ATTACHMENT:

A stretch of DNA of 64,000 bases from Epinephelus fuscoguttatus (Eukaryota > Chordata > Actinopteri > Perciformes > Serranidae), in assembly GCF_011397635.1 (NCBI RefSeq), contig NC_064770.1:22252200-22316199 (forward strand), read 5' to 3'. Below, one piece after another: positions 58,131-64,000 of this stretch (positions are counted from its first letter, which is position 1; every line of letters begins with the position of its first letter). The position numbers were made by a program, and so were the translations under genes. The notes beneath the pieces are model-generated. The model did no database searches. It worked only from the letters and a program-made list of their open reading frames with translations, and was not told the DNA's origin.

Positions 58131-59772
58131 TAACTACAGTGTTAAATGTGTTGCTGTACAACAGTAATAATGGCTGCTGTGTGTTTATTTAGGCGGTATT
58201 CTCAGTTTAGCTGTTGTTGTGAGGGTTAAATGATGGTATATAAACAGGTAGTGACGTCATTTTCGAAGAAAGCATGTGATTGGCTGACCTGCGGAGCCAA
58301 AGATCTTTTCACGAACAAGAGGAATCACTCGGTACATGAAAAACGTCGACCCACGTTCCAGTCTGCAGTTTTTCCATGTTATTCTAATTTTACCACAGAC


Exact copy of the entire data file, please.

A stretch of DNA of 64,000 bases from Epinephelus fuscoguttatus (Eukaryota > Chordata > Actinopteri > Perciformes > Serranidae), in assembly GCF_011397635.1 (NCBI RefSeq), contig NC_064770.1:22252200-22316199 (forward strand), read 5' to 3'. Below, one piece after another: positions 58,131-64,000 of this stretch (positions are counted from its first letter, which is position 1; every line of letters begins with the position of its first letter). The position numbers were made by a program, and so were the translations under genes. The notes beneath the pieces are model-generated. The model did no database searches. It worked only from the letters and a program-made list of their open reading frames with translations, and was not told the DNA's origin.

Positions 58131-59772
58131 TAACTACAGTGTTAAATGTGTTGCTGTACAACAGTAATAATGGCTGCTGTGTGTTTATTTAGGCGGTATT
58201 CTCAGTTTAGCTGTTGTTGTGAGGGTTAAATGATGGTATATAAACAGGTAGTGACGTCATTTTCGAAGAAAGCATGTGATTGGCTGACCTGCGGAGCCAA
58301 AGATCTTTTCACGAACAAGAGGAATCACTCGGTACATGAAAAACGTCGACCCACGTTCCAGTCTGCAGTTTTTCCATGTTATTCTAATTTTACCACAGAC